25 October, 2022

Acting and Educating to Combat the Effects of Weather-related Damage on the Wolastoq | St. John River

“I love my job!”

Molly Demma uses her considerable skills and talents to take action to preserve and protect one of the most important rivers in Canada. And she does it with passion!

She is the Executive Director of The St. John River Society and focuses on creating opportunities to develop projects with regional and national impacts for this historic waterway.

From her vantage point, she’s seeing more and more people enjoying the river for fun and recreation, as well as increasing challenges brought on by extreme weather events and climate change.


A Canadian Heritage river

The Wolastoq (the good and bountiful river) | St. John River, part of the Trans Canada Trail, stretches 700 kilometres through New Brunswick, Quebec and Maine (USA). The watershed is Wolastoqiyik/ Wəlastəkokewiyi (people of the good and bountiful river) traditional territory. The Wolastoqiyik/ Wəlastəkokewiyik have lived along the river for time immemorial, and it has served, at different times, as a highway, a travel path, a fishing site, a gathering place, a garden, and a place to swim, boat and bird watch.

Marking its place in history, in 2013, the 400-km portion of the Wolastoq that runs through New Brunswick was designated a Canadian Heritage River by Parks Canada for its outstanding cultural heritage values.

Signs of the times

“The river continues to be more and more popular, and it’s used more often,” says Molly. She adds “rivers are amazing because they connect us all together.”

To make it easier for everyone to access the Wolastoq | St. John River, The St. John River Society owns and maintains 13 heritage steamboat wharves that were built after the First World War; in part with financial support from Trans Canada Trail. The Society’s view is that when access points along the river are clean and safe, communities and the environment are able to thrive. The Society and a group of dedicated community volunteers conduct annual site clean-ups at and around the wharves to maintain safe access so that visitors can enjoy the river.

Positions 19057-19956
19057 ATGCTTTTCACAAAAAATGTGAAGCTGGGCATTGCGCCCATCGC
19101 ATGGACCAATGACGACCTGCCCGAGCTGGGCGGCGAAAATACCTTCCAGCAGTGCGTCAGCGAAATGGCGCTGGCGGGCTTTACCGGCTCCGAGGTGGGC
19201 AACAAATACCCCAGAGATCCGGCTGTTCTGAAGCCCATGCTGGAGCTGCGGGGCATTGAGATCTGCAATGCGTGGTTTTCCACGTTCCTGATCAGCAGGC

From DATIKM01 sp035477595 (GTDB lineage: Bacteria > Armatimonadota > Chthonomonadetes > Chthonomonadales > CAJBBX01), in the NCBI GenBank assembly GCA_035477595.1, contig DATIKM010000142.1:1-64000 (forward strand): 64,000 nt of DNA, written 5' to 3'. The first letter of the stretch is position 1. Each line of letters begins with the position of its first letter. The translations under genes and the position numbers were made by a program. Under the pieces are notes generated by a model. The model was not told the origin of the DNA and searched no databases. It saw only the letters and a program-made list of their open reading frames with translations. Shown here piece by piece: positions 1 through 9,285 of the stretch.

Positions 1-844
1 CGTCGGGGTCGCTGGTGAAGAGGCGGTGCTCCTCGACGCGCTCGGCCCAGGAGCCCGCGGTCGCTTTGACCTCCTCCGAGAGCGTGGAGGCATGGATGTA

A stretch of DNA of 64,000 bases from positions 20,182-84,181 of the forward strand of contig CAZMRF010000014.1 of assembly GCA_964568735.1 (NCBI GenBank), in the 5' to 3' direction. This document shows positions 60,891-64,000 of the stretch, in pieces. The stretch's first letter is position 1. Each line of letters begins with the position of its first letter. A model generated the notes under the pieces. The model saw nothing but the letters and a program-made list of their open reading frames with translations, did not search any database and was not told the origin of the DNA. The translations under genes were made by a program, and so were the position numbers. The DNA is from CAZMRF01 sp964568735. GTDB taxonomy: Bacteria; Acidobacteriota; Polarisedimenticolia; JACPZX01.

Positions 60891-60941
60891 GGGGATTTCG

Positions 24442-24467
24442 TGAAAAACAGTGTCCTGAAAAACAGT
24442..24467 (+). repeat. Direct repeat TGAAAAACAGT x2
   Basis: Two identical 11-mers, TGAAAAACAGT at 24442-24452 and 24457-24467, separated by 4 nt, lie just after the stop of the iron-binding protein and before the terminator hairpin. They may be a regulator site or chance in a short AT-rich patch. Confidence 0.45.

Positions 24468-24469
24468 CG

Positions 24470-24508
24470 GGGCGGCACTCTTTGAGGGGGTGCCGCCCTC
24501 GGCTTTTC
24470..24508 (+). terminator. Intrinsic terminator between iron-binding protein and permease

Wharf signage has been a focal point in recent years for the organization. The Society has replaced small, outdated signs with larger signs that offer clear, consolidated information for visitors. The content for each sign was determined in consultation with stakeholders to ensure that everyone had a chance to contribute to these community assets.

Weather-related damage is increasing

Over the years, the watershed has been experiencing an increasing number of storms that cause significant damage, and this waterway trail has been impacted by climate change.

“Historic floods are happening often – just recently we had two in a row that normally would have been called 100-year floods – and they caused significant damage to public and private infrastructure along the river,” Molly says, adding “there are more repairs required, more often, and they cost more because the damage is greater.”

Molly explains that when it comes to the heritage wharves that serve as access points, “unfortunately, we can’t always fix damage right away due to financial constraints, so it can reduce accessibility to the river.” On a positive note, funding support from Trans Canada Trail, as well as significant funding from the Province of New Brunswick, means the Society is able to undertake a once-in-a-generation refurbishment project for the wharves, that will benefit visitors and everyone who lives nearby  for years to come.

The annual freshet, which causes the river to rise up to 6 metres (or more), is a well-known event. “Storms are now happening year-round, so we have to be proactive and vigilant in preventing potential damage as much as possible,” says Molly.

Another challenge being faced in the area is an increase in invasive species such as Eurasian watermilfoil, which grows in shallow water – like around the wharves and public boat ramps. As a result, “we worked with the Canadian Council on Invasive Species and the New Brunswick Invasive Species Council on a campaign called Clean, Drain, Dry to help reduce the spread of that plant on the river,” shares Molly. “Installing information signage for boaters means that they can contribute to reducing the spread of this invasive species.”

Acting and educating

The St. John River Society takes action to mitigate issues and provide education to river visitors. Over 30 non-profit organizations work along this waterway and Molly says, “we all play a role and often partner on issues.”

“I’m proud to be part of a group of experts, scientists and community members who work collaboratively, honouring the sacred trust that is working toward a healthy river for all,” Molly concludes.

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